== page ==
How to Avoid Common Pitfalls as a Freelance Online English TeacherBy Krzl Light Nuñes
December 7, 2021
Starting your own online English teaching business is a huge step that is exciting and, at times, daunting. From promoting your classes to troubleshooting tech issues, you’ll handle every detail to ensure your venture takes off well. The good news is that by anticipating and avoiding common problems, you can succeed as a teacherpreneur. Here are some tips on how to avoid common pitfalls as a freelance online English teacher.
1. Make sure you have a savings cushion before you get started.
One of the biggest freelance online English teaching pitfalls comes from not having an influx of students right away, which means your cash flow could be unstable at first.
As you wait for your online ESL teaching business to drum up, it’s best to have some savings stashed away as a fallback option. This will not only help you get through some tough months but also provide some funds for unexpected startup costs, like investing in new devices or purchasing materials.
- Pro Tip: It’s recommended to save enough for at least three to six months’ worth of expenses when you’re getting started as a freelance online English teacher.
2. Consider keeping another flexible job until your business takes off.
While it’s great that you’re ready to take the teacherpreneurial plunge, it’s also important to have income constantly flowing in. For this, having a job that allows you to set your own hours helps you cover your daily living expenses and monthly bills until you have a steady stream of students.
- Pro Tip: A lot of online ESL schools or companies let teachers choose their schedule, so you can easily organize your classes with companies and your private learners.
3. Research market needs before you choose a niche.
Wondering how you can attract as many potential learners as possible? It all starts by finding out what types of learners abound in the place you’d like to teach and what they really want to learn.
For instance, if you would like to teach English online to kids in your community, but there are more adult professionals eager to learn ESL for work, then perhaps it’s time to reassess the type of classes you want to offer and tap into a new niche market.
Part of doing market research is also finding out the kinds of virtual teachers that exist in your area and the classes they give. If there are too many teachers that focus on the same niche as yours, you may find it hard to get more learners – especially if you fail to stand out among your competitors.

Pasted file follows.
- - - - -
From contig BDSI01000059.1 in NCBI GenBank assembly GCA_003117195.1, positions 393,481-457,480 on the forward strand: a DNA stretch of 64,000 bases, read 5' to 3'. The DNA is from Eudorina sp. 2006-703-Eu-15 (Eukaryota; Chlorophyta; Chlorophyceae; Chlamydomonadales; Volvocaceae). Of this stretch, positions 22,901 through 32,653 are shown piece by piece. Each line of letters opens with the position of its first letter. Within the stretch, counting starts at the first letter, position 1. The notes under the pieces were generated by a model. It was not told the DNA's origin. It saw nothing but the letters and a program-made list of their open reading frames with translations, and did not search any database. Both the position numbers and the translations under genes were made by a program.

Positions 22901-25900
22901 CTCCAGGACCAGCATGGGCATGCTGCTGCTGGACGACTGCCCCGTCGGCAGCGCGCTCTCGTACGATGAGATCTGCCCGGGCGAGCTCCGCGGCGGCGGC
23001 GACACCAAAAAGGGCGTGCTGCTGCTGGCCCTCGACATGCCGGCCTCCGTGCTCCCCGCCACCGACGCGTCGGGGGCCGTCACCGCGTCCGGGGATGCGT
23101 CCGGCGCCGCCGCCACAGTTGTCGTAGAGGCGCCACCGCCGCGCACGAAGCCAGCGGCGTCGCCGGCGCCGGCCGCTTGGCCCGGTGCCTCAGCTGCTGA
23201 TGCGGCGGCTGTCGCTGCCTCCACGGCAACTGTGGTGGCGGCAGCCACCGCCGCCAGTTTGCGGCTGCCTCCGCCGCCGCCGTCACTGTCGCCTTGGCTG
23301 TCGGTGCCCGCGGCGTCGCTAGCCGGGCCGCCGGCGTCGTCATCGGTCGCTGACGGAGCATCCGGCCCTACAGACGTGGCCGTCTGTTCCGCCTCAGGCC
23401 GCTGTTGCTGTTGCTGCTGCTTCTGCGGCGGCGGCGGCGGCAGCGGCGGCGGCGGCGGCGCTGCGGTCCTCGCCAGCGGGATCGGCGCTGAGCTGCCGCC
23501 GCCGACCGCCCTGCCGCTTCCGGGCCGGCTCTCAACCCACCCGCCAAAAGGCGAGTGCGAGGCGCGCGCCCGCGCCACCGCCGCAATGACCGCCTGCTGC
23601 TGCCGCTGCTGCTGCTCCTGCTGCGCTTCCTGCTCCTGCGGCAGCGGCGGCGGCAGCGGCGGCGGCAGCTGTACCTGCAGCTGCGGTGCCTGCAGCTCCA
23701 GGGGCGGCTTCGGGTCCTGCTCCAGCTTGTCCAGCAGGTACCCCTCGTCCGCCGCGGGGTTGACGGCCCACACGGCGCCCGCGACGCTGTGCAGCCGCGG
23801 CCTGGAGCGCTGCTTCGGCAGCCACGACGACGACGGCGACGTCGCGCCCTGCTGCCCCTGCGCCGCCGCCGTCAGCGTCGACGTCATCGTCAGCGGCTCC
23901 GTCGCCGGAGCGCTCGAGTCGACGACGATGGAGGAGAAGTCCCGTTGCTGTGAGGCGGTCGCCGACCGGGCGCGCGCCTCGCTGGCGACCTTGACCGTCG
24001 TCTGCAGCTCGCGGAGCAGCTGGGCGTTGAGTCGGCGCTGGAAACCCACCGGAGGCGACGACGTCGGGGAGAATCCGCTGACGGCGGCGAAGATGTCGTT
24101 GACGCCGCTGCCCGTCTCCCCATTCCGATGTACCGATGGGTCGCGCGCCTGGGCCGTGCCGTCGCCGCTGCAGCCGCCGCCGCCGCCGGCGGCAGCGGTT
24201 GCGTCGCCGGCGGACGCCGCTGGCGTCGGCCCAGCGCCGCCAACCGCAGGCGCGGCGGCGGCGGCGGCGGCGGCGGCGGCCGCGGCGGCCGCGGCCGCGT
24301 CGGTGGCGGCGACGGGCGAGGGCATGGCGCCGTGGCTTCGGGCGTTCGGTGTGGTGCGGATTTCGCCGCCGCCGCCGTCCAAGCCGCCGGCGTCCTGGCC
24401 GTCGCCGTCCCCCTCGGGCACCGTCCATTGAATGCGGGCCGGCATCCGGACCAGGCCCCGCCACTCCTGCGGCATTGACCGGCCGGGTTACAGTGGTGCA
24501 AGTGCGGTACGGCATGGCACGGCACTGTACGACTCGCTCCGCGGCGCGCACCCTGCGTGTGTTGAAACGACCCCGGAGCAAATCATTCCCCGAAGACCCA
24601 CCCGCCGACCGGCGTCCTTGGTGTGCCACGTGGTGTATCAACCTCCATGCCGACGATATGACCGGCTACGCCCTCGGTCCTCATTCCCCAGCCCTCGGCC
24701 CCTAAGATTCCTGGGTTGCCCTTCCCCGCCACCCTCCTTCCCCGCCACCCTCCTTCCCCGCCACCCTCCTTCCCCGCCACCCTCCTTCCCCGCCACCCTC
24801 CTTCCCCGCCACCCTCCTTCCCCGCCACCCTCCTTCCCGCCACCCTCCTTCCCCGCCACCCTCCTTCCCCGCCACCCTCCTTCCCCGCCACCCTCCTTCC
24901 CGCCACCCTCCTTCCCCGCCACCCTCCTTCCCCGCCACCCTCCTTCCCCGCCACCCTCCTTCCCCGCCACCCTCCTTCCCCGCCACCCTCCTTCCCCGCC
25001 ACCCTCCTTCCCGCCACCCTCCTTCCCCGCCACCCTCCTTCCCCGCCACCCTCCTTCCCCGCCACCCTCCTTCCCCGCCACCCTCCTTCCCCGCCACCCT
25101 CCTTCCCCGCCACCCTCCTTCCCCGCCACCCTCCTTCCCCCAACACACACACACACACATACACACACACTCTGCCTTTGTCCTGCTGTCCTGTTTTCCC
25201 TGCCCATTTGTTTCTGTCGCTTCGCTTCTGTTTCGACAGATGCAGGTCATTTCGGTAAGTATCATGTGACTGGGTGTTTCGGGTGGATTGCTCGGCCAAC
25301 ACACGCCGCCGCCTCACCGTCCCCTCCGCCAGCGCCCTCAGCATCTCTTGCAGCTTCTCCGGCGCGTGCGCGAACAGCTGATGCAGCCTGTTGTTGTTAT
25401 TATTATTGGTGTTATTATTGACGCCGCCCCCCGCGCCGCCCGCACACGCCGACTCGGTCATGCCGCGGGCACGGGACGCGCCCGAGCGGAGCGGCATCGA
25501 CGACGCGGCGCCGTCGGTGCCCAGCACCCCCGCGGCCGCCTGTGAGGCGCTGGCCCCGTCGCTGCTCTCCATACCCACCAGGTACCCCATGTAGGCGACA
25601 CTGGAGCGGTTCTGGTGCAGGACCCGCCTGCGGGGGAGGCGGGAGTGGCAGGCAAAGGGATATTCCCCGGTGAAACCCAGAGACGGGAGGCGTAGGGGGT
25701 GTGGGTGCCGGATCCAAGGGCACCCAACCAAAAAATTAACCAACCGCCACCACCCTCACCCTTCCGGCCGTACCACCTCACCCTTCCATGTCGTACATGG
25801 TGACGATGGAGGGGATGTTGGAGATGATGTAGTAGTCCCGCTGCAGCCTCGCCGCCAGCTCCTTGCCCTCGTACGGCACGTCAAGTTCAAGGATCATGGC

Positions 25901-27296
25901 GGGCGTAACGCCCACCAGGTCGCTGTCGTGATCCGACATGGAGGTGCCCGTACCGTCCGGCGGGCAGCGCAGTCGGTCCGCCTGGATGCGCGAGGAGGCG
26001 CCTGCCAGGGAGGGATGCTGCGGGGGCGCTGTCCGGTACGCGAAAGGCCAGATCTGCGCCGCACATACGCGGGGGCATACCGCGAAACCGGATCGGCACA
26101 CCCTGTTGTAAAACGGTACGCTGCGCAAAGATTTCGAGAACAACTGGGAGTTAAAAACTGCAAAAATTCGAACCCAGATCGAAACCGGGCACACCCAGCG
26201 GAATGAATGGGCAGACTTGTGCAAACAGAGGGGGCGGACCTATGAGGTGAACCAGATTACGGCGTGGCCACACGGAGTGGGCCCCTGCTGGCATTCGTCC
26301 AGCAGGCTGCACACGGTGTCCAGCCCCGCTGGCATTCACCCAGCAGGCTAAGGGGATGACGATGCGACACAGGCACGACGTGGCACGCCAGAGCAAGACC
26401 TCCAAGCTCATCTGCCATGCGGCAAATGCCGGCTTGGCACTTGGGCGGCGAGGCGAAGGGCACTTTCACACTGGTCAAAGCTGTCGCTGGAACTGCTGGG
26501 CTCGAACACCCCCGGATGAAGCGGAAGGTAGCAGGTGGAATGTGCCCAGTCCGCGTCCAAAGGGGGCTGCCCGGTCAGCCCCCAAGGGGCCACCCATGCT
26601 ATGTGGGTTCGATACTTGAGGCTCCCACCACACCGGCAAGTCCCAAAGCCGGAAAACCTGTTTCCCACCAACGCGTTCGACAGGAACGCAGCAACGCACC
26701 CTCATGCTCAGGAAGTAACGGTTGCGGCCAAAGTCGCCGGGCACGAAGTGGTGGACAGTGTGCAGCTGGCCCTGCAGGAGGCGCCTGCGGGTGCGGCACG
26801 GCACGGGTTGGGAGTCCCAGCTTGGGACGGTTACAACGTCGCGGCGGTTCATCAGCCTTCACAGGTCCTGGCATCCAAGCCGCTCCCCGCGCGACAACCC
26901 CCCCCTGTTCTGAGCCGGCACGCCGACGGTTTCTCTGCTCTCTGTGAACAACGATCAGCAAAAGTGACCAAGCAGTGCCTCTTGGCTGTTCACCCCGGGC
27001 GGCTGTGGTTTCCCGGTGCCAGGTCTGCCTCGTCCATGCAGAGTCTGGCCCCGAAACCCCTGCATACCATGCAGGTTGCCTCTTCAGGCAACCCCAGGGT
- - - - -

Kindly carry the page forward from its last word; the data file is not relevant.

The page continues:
- Pro Tip: Many potential online English students look for teachers on social media, like through Facebook groups. By reading their posts or asking questions, you can get an idea of the niche you can thrive in.
4. Carefully price your courses.
If you notice that prospective learners don’t call you back after inquiring about your class fees (or after seeing them on your ad), you may want to check the price you’ve set. Maybe your classes cost the same as your competitors, but they have much more to offer.
Aside from offering course deals like special prices for groups of learners, you can also add services but stick to the same price. Pricing your courses may seem like a trial-and-error process at first, but this will eventually help you figure out what works for you.
- Pro Tip: Got family or friends who teach English too? Don’t be afraid to ask about their class fees to get an idea of how much others charge.
5. Get proper business training.
It’s not necessary to have an extensive background in business to start your own online English teaching venture. However, it’s vital to learn the essentials of managing your startup successfully, and you can do this by taking courses specific to freelance English teaching.
- Pro Tip: Bridge offers a Specialized course in Teaching English Online as a Freelancer, which aims to help aspiring freelancers build the essential skills needed to launch and run an ESL tutoring business. Among other concepts covered in this course, you’ll learn how to market yourself, find your niche, manage cash flow, and handle operational logistics.
6. Get a backup device in case your computer fails.
It’s not a secret that tech is not perfect all the time; your computer may stop working, apps may not load, and your internet connection might fail. Therefore, it helps if you have a plan B for conducting your lessons.
- Pro Tips: Here are some ways to troubleshoot the most common tech issues:
- Have a spare computer, tablet, or mobile phone ready in case your computer fails.
- Be ready with a mobile data connection if your Wi-Fi signal cuts out.
- Use a USB-connected camera in case the one in your computer doesn’t work.
- Keep printed emergency materials handy for if your online lesson materials don’t load.
7. Log in at least 15 minutes before each class.
Before every lesson, you may want to give yourself some extra minutes to test the technology you’ll use in your class (especially if you’re using a new device or connection). This way, you can save yourself the trouble of fixing unanticipated issues in the middle of your lesson.
- Pro Tips: Here are crucial things to check before you start an online English class:
- Computer or app updates
- Internet connectivity and speed
- Headphones, webcams, and other computer accessories
- Computer battery
- Video conferencing platform features you’ll use in class, such as screen sharing and virtual whiteboards
When starting a freelance online ESL business, you can achieve more success if you know how to avoid common mistakes freelance English teachers make. By following the tips above, you can make sure that you will find more students, correctly manage cash flow, and confidently tackle issues that come your way.